I appreciate that those reporting exciting findings from small trials are motivated by the best of intentions – to tell the world about something that seems to help children. But the reality is that, if the initial trial is not adequately powered, it can be detrimental both to science and to the children it is designed to help, by giving such an imprecise and uncertain estimate of the effectiveness of treatment.
Finally, a comment on whether it is fair to comment on a research article in a blog, rather than going through the usual procedure of submitting an article to a journal and having it peer-reviewed prior to publication. The authors’ reactions to my blogpost are reminiscent of Felicia Wolfe-Simon’s response to blog-based criticisms of a paper she published in Science: "The items you are presenting do not represent the proper way to engage in a scientific discourse”. Unlike Wolfe-Simon, who simply refused to engage with bloggers, Facoetti and Gori show willingness to discuss matters further, and present their side of the story, but they nevertheless it is clear they do not regard a blog as an appropriate place to debate scientific studies. 
I could not disagree more. As was readily demonstrated in the Wolfe-Simon case, what has come to be known as ‘post-publication peer review’ via the blogosphere can allow for new research to be rapidly discussed and debated in a way that would be quite impossible via traditional journal publishing. In addition, it brings the debate to the attention of a much wider readership. Facoetti and Gori feel I have picked on them unfairly: in fact, I found out about their paper because I was asked for my opinion by practitioners who worked with dyslexic children. They felt the results from the Current Biology study sounded too good to be true, but they could not access the paper from behind its paywall, and in any case they felt unable to evaluate it properly. I don’t enjoy criticising colleagues, but I feel that it is entirely proper for me to put my opinion out in the public domain, so that this broader readership can hear a different perspective from those put out in the press releases. And the value of blogging is that it does allow for immediate reaction, both positive and negative. I don’t censor comments, provided they are polite and on-topic, so my readers have the opportunity to read the reaction of Facoetti and Gori.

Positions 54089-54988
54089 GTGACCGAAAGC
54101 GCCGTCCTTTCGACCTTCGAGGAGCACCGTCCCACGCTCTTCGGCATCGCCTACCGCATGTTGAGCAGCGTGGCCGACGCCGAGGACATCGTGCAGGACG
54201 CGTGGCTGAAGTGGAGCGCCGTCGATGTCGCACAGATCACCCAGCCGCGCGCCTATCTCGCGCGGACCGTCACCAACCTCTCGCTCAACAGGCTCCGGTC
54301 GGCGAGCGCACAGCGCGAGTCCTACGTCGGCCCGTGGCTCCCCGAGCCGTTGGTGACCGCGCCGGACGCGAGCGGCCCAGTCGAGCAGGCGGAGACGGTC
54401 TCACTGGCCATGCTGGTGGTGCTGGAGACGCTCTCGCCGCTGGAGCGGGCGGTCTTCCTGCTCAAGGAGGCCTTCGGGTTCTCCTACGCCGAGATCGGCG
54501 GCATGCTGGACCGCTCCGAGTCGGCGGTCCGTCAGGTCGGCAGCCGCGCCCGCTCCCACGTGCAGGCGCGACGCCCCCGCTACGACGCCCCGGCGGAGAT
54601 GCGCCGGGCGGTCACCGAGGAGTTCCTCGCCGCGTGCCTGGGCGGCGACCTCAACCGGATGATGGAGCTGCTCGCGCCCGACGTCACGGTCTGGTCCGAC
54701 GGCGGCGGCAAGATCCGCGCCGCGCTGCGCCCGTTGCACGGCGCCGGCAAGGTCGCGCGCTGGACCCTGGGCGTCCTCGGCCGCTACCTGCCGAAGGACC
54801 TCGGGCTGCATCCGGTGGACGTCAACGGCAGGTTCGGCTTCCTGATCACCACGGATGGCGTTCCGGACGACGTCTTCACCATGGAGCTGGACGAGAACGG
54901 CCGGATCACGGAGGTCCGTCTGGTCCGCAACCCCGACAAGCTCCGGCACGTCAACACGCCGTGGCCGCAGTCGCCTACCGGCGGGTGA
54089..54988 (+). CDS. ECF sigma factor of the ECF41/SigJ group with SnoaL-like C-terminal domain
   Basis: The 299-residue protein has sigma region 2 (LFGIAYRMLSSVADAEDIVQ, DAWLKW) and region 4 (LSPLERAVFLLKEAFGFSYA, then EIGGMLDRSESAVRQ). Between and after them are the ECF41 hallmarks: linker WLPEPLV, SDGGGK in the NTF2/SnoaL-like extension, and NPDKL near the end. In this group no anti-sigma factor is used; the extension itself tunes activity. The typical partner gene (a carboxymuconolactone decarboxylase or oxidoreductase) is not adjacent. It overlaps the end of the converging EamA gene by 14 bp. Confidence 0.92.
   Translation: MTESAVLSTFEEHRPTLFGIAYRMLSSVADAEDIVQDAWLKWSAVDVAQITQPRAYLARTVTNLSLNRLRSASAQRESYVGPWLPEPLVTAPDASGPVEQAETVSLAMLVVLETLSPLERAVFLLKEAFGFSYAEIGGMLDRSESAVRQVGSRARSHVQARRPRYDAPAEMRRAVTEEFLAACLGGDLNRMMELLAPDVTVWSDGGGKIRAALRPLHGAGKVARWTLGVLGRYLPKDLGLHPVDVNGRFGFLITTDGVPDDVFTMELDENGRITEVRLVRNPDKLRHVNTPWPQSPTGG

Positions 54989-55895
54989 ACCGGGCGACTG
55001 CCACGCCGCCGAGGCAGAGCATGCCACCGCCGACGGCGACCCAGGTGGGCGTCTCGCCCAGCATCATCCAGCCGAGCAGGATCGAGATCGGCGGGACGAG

I should emphasise that I do not have any personal axe to grind with the study's authors, who I do not know personally. I’d be happy to revise my opinion if convincing arguments are put forward, but I think it is important that this discussion takes place in the public domain, because the issues it raises go well beyond this specific study.

References
Button, K. S., Ioannidis, J. P. A., Mokrysz, C., Nosek, B. A., Flint, J., Robinson, E. S. J., & Munafo, M. R. (2013). Power failure: why small sample size undermines the reliability of neuroscience. Nature Reviews Neuroscience, advance online publication. doi: 10.1038/nrn3475
Ioannidis, J. P. A. (2005). Why most published research findings are false. PLoS Medicine, 2(8), e124. doi: 10.1371/journal.pmed.0020124
Ioannidis, J. P. (2008). Why most discovered true associations are inflated. Epidemiology 19(5), 640-648.
Ioannidis JP, Pereira TV, & Horwitz RI (2013). Emergence of large treatment effects from small trials--reply. JAMA : the journal of the American Medical Association, 309 (8), 768-9 PMID: 23443435

42 comments:

  1. Blogging as post-pub peer review is entirely appropriate. I'm guessing their concern is about the lack of peer review, but given that no one will mistake a blog post for a journal article I can't say I'm concerned. If you don't want people to critique your work, then don't publish the work.

    Blogging isn't a replacement for peer reviewed commentary, of course, but it can serve an invaluable role in focusing the discussion past simple misunderstandings. I saw a great (if lower stakes) example of this a while back. Thomas Schenk is in a debate with Mel Goodale and David Milner about whether their classic patient DF really is evidence for their two visual stream hypothesis. The debate is grinding on slowly in the literature with point and counterpoint papers, mostly talking about misconceptions each has about the last paper of the other one.